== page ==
So you tested positive for Covid. Here’s what you need to do to travel internationally to or from the USA after recovering from the coronavirus.
It happened to me. I was scheduled to travel from the USA to Argentina. My flight and hotel were already booked. I had what felt like a mild cold, but I wasn’t too worried since I’d gotten my double shot of the Covid vaccine plus a booster, and Omicron news coverage was still early. I’d previously taken a Covid test when I had a similar cold a month prior and it came back negative that time. So a day before my flight I took the required PCR Covid test and was surprised when the result came back positive.
While I quarantined at home, I started searching for what I’d need to do and how long I’d need to wait to travel again. Unfortunately, finding reliable information on the subject was harder than I expected, since although there’s plenty of info online discussing travel during the pandemic, little of it is about international travel after having come down with the virus. I’ll share the most important details I learned here, but keep in mind that policies vary by country and regulations can change.
Sherpa has by far the best map I’ve found that shows countries open to travel. There are options to change the map based on your passport, origin country, and whether you’ve been vaccinated.
First things first: See if you can get a refund for your trip. Many providers are sympathetic to catching Covid and will refund you even when their policies say otherwise.
I contacted American Airlines, which has a no refund / no change policy on Basic Economy seats. Nevertheless, I called them up. They told me what I expected, that refunds or changes were not possible. I was polite and mentioned I had gotten a positive Covid test. That was enough for them to check with a supervisor and grant a one-time exception. I’d just have to call them up and book a new flight over the phone within the next year. Great!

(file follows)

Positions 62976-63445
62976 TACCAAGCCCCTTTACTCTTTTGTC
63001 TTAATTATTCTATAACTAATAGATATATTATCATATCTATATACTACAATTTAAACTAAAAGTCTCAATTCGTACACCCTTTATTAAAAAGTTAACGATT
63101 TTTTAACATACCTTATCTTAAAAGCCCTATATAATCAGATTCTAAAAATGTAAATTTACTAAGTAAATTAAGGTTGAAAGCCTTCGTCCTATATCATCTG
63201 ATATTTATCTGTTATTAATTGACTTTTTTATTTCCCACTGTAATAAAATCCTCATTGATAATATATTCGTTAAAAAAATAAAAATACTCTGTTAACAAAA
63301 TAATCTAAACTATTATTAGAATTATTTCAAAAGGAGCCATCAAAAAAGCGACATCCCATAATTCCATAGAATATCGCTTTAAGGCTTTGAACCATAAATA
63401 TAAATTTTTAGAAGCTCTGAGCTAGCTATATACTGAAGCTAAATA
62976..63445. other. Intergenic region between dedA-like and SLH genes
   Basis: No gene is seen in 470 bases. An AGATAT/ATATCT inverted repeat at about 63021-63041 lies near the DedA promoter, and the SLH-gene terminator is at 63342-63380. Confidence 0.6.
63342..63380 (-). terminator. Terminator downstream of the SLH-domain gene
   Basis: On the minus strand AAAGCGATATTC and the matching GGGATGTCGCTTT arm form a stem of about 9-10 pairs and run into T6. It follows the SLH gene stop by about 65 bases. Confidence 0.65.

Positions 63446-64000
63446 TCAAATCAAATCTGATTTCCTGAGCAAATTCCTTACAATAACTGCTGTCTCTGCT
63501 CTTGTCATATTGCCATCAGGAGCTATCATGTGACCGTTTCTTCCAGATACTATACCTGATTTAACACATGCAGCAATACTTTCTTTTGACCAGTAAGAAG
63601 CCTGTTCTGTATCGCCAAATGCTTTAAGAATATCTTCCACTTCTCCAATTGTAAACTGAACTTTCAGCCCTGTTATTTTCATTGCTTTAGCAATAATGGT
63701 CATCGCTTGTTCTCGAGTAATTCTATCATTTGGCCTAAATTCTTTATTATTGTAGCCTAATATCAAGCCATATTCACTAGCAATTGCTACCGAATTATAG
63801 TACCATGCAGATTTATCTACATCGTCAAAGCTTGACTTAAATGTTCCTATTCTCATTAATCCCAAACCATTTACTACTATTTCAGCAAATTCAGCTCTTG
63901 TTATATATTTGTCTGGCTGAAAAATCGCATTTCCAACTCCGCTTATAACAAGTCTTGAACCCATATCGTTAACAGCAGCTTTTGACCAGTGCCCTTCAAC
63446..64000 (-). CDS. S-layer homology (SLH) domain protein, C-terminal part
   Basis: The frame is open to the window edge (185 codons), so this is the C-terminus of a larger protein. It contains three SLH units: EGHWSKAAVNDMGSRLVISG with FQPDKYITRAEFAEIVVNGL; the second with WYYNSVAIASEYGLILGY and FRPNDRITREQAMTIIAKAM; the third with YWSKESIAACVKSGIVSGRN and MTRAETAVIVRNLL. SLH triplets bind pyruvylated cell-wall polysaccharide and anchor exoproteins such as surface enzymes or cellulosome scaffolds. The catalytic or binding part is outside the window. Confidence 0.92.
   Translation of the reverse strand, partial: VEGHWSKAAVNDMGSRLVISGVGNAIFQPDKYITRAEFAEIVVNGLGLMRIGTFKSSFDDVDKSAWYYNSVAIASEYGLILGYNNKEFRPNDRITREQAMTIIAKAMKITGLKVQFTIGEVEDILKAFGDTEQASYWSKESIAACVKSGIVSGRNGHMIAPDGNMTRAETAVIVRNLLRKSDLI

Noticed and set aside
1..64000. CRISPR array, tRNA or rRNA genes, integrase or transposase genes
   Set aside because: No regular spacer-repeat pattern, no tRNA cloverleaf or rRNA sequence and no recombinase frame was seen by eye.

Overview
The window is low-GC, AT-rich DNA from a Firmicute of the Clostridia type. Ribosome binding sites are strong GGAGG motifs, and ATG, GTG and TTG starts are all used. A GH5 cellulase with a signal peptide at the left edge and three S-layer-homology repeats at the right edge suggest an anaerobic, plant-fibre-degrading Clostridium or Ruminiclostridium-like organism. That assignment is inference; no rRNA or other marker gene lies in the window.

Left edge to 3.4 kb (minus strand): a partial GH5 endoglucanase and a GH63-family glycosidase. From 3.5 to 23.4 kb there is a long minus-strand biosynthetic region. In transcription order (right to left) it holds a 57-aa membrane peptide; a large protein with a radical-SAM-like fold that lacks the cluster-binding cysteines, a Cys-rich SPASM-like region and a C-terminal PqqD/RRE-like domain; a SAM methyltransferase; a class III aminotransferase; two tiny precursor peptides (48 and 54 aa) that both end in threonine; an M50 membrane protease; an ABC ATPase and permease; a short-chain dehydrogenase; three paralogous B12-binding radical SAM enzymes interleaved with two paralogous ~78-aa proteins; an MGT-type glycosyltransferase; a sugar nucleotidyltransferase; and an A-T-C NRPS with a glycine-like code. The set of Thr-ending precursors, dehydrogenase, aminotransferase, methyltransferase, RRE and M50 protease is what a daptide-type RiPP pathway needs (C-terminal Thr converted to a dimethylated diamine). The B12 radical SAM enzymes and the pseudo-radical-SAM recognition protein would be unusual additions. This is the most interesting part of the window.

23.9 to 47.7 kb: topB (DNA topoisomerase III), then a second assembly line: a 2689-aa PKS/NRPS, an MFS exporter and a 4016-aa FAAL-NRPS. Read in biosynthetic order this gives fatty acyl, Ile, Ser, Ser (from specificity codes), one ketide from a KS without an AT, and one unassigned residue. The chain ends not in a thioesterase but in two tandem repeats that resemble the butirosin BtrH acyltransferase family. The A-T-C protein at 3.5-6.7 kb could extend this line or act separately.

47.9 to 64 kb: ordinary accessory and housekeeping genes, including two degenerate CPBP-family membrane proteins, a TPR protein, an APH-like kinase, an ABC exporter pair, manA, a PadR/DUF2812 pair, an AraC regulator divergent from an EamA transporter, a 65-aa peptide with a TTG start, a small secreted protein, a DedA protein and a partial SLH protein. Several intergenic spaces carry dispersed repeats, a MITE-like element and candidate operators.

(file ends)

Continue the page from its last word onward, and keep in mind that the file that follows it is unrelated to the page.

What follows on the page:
Next, I contacted my hotel, which had a cancelation fee. Again, when I mentioned my positive Covid test, they happily made an exception and waived the fee.
Get a Positive PCR Test ASAP
If you used a home kit, took an antigen test, or suspect you might have had Covid, you’ll want to get a positive PCR test that you can use for travel as soon as possible. That’s because the date of the test will start the clock for when you can travel—typically two weeks later.
This step is critical even if you’ve already recovered because, after contracting Covid, tests might continue to come back positive for up to three months. So you shouldn’t count on being able to show a future, negative test result. Additionally, for 90 days after getting a positive test result, you actually have travel advantages since you won’t need to get additional tests each time you fly, and won’t need to get tested again upon arrival (which some countries require).
If your flight back to the States will be more than 90 days after your positive Covid test, I recommend getting a pack of home tests from eMed. Unlike other home kits, these antigen tests are accepted by the USA for travel into the country because they require the test to be examined by a medical professional who observes over a video call. So this option is a lot more convenient and likely cheaper than the tests you’d otherwise need to get abroad.
Get a Doctor’s Note